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DentalExplorer

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  1. Yes, got it shortly after I applied fully (letters and grades in) so like January. Once you send it in you don't hear anything back until acceptances roll out. Take time and ensure that all of the topics are covered on the form because it's a main deciding factor between 4y and 5y. If you get into the 5y you can still apply for exemptions once the school year begins (but you can't get bumped to 4y)
  2. Yeah if you’ve already taken it once to get an idea of the format, timing, & difficulty it makes the most sense to prepare as much as possible and kill it the next time around
  3. The Irish schools don’t actually take into the DAT into account! Every Canadian school has different views from what I’ve heard through emailing with admissions. Some take the best attempt, some average, some take the most recent. Aussie and NZ schools I cant speak on. Keep in mind DAT scores are only really valid for 2 years for most schools as well so depending on the application cycle some of your first attempts may not be eligible to look at for averaging or best attempts!
  4. Received a rejection to TCD today - already enrolled in UCC so it seemed kind of random lol
  5. University can be a steep learning curve coming from any background. It sounds like you need to re-evaluate how you go about studying. In high school, I put little to no work in other than studying a day or two before the exam and came out with high 90s. University was a huge shock and I definitely took a hit in first year in terms of grades, and had to learn how to put the time and effort into learning, understanding, and applying the material. Many students find recall to be incredibly helpful for retaining information, cue-cards, post-its, and written notes can be used to quiz yourself repeatedly until the information flow is natural. to answer your questions: 1. I have performed better in 2nd, 3rd, and 4th year, not because the courses are easier but because I learned what works for me. Fourth year has been the busiest and most challenging year of my undergrad balancing honours courses and requirements on top of extracurriculars and applications, but I have my highest GPA to date. 2. Grades are not defined by age. I know people younger than me that are far more successful. It's about the time and energy you put into learning, and how you approach learning. 3. Memorization using cue cards or other modalities is the first step in courses. Especially in physiology and anatomy, there is often little application due to the high volume of content. In other courses that are application based, you still need to memorize the basic content before you can go about applying what you know. ALways build your foundation first. 4. You can always pull up your GPA. It's more about how much you want it, if you put in the work things will change. I haven't researched physio schools in depth but some of them only address your best two years of GPA. Other schools require written components in addition to GPA that allows you to paint yourself in a more favourable light and be evaluated holistically. If this is truly your dream you shouldn't give up! Learning how you function in an academic environment now will only help you in the future, PT school isn't going to be easier than undergrad.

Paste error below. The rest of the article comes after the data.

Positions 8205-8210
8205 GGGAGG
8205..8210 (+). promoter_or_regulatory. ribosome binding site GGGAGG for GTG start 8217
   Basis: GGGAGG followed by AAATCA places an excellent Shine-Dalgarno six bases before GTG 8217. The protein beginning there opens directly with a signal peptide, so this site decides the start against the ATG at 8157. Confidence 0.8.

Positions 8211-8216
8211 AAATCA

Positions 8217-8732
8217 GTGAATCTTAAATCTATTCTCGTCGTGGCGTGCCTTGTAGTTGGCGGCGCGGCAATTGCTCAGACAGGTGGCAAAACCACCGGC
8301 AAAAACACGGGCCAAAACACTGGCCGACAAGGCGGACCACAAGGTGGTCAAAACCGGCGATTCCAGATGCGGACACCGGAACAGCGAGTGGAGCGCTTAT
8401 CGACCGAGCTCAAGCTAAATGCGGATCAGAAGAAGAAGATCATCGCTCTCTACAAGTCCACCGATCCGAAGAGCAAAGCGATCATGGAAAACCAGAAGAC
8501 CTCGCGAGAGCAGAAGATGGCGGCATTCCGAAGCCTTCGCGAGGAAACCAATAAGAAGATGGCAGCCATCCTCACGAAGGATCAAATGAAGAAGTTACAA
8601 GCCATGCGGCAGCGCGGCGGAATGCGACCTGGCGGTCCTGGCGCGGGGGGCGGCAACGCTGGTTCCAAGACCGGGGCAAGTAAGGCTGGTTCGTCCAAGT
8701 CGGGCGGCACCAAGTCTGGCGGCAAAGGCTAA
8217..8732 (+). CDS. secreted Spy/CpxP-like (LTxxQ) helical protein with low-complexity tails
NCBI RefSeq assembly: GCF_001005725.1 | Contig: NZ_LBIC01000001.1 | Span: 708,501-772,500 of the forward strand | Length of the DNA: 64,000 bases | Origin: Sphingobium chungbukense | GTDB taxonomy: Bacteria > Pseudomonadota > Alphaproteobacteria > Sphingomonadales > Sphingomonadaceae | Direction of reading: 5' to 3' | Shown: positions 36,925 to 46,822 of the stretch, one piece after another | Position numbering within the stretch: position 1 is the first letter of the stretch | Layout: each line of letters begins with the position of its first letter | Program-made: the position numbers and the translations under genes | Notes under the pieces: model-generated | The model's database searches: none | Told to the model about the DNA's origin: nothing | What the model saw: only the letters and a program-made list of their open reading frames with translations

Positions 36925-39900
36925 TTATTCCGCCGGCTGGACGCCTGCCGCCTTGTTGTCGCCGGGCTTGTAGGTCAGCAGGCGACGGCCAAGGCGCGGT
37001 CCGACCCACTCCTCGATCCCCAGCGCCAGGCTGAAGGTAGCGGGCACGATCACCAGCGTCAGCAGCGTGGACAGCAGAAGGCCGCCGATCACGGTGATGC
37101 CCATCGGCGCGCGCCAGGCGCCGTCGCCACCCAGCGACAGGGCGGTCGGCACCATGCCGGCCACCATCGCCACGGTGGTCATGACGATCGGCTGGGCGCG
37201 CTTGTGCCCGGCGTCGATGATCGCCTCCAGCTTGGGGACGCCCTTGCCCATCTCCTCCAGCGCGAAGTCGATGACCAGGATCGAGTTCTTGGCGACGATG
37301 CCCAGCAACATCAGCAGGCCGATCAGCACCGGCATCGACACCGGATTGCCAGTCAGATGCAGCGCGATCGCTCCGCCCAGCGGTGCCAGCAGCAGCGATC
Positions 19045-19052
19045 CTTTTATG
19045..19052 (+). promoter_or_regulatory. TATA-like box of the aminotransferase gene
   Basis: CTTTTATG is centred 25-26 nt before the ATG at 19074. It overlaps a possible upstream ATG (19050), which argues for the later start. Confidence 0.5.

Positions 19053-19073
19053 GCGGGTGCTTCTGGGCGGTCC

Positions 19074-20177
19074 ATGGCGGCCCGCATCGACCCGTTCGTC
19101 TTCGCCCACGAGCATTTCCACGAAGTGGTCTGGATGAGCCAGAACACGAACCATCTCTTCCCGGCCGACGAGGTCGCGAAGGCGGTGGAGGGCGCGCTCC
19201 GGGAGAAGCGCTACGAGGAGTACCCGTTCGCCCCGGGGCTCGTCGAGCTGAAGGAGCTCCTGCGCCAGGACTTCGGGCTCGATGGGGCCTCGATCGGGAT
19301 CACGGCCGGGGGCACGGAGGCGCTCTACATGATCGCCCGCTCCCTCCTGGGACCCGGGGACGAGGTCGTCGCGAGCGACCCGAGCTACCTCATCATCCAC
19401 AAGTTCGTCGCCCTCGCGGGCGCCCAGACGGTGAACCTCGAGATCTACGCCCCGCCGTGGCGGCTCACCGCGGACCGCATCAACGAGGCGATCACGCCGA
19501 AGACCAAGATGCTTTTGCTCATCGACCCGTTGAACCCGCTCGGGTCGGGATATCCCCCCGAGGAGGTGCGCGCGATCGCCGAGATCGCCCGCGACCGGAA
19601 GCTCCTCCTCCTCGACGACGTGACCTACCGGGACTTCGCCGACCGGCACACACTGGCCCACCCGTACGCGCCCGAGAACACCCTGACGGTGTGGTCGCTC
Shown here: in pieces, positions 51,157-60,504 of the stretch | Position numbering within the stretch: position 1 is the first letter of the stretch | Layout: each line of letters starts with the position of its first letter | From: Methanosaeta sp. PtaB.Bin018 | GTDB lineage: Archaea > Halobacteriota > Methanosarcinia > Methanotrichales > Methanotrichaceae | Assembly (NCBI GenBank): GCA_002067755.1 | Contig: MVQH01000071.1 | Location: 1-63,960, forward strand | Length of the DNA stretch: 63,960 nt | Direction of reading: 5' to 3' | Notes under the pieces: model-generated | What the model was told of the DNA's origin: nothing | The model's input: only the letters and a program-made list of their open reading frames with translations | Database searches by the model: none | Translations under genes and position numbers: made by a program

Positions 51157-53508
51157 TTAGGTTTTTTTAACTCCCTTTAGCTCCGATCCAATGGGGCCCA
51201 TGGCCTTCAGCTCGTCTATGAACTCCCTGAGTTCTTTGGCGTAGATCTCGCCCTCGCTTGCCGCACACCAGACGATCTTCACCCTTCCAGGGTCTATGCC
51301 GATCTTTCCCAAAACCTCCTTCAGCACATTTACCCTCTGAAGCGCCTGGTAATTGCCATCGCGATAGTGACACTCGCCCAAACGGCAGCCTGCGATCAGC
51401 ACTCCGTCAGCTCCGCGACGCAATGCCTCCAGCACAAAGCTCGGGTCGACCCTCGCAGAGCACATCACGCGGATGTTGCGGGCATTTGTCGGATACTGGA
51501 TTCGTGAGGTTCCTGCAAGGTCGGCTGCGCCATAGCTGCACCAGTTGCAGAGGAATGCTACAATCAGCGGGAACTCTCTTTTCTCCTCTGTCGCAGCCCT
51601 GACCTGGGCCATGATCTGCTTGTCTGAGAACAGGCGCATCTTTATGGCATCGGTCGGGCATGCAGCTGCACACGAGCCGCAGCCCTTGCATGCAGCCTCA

6. I would contact the admissions committee, looks more proactive/ they'll likely be more lenient if you let them know in advance
  7. The DAT is scheduled in the middle of midterms of both semesters so time management is the biggest key. I found it hard to have a strict 'schedule' but I spent all of my free time between classes and a few hours after dinner every night writing out notes. If you download the DATbootcamp PAT generator app (it used to be free idk anymore) its an easy way to study while waiting in line for coffee and such. Regarding the pre-reqs, email the admissions offices of each university whether it needs to be taken prior to application or if concurrent is accepted.
  8. I heard that Atlantic Bridge extended applications until April 15th, so it should be a few weeks yet!
  9. I believe that for the 5 year programs there are no specific prerequisites they ask for. From what I’ve heard, Ireland is very holistic and doesnt look that much into GPA as they are not comparable across different countries. References and personal statement make a large impact, eapecially the academic referece is what I’ve been told from atlantic bridge. Like @HopefulDDS said earlier, for the 4y GED we had to furnish a list of course topics covered in our undergrad as the GED program exempts you from a few courses the 5years have to take. I wouldnt worry about courses for the programs you applied to because irish students are able to enter them directly from highschool and they will likely build a strong core science foundation.
  10. What time did you receive this if you dont mind?
  11. How late is the office open? I still haven't received an email nor change on my student centre.
  12. Do regrets comeout at the same time? I didn’t get an email?
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